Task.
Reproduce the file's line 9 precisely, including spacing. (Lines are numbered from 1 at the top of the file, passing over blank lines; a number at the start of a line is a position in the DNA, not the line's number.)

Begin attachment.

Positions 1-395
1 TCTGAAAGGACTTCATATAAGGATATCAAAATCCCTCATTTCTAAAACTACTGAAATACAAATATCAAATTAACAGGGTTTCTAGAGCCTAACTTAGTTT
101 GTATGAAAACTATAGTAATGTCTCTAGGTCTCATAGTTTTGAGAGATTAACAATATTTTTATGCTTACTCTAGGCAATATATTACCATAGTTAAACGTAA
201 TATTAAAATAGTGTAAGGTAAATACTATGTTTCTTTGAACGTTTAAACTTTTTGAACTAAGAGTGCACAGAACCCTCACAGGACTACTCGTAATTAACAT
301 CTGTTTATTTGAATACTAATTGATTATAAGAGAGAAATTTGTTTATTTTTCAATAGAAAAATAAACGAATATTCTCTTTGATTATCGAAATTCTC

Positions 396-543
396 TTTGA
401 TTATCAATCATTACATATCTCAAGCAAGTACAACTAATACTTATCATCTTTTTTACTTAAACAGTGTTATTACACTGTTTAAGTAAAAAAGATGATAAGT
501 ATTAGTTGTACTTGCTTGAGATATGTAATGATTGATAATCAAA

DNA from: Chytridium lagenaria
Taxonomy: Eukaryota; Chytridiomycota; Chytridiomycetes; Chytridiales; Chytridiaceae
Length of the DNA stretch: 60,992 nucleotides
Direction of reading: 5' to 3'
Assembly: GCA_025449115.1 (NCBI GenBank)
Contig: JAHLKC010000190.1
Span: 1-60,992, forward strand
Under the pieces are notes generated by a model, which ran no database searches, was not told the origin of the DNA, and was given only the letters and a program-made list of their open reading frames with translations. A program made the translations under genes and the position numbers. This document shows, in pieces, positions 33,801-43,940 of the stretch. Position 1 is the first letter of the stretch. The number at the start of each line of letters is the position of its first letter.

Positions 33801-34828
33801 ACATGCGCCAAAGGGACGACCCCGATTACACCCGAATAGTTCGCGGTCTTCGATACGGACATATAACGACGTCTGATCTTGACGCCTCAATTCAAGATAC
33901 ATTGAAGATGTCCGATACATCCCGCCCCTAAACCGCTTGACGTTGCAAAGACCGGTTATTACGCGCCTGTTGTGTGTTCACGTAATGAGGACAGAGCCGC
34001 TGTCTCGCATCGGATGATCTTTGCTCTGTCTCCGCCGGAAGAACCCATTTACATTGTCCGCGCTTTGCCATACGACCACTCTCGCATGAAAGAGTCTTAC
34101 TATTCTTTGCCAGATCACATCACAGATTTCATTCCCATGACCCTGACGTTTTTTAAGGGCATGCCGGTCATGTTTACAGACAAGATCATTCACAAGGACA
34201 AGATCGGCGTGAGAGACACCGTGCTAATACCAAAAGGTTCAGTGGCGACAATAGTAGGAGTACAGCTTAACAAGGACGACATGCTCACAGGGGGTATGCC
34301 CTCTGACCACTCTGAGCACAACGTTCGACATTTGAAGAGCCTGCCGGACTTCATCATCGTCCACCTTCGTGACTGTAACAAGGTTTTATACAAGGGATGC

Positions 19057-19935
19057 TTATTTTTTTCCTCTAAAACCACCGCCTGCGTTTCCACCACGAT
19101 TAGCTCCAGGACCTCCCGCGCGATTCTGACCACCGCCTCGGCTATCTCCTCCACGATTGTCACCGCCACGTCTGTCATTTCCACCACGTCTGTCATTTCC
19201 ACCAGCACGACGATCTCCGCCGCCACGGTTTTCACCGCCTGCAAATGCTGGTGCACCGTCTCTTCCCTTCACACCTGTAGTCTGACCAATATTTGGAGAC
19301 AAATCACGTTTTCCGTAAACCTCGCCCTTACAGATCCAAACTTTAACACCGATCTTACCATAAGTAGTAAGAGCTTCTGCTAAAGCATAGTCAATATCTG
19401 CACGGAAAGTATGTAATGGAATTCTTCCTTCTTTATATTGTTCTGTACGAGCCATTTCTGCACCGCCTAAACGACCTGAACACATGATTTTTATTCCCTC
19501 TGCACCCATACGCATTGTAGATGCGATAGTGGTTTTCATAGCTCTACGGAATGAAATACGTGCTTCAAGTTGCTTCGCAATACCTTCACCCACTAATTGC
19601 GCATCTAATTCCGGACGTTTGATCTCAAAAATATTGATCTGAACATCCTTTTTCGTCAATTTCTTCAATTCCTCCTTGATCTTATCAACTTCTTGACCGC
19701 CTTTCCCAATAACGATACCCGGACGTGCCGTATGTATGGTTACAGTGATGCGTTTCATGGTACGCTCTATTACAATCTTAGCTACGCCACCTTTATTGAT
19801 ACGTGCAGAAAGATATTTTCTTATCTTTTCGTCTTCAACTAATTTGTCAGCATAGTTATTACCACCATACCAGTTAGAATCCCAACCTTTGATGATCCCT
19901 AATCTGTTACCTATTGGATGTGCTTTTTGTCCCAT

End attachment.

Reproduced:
501 ATTAGTTGTACTTGCTTGAGATATGTAATGATTGATAATCAAA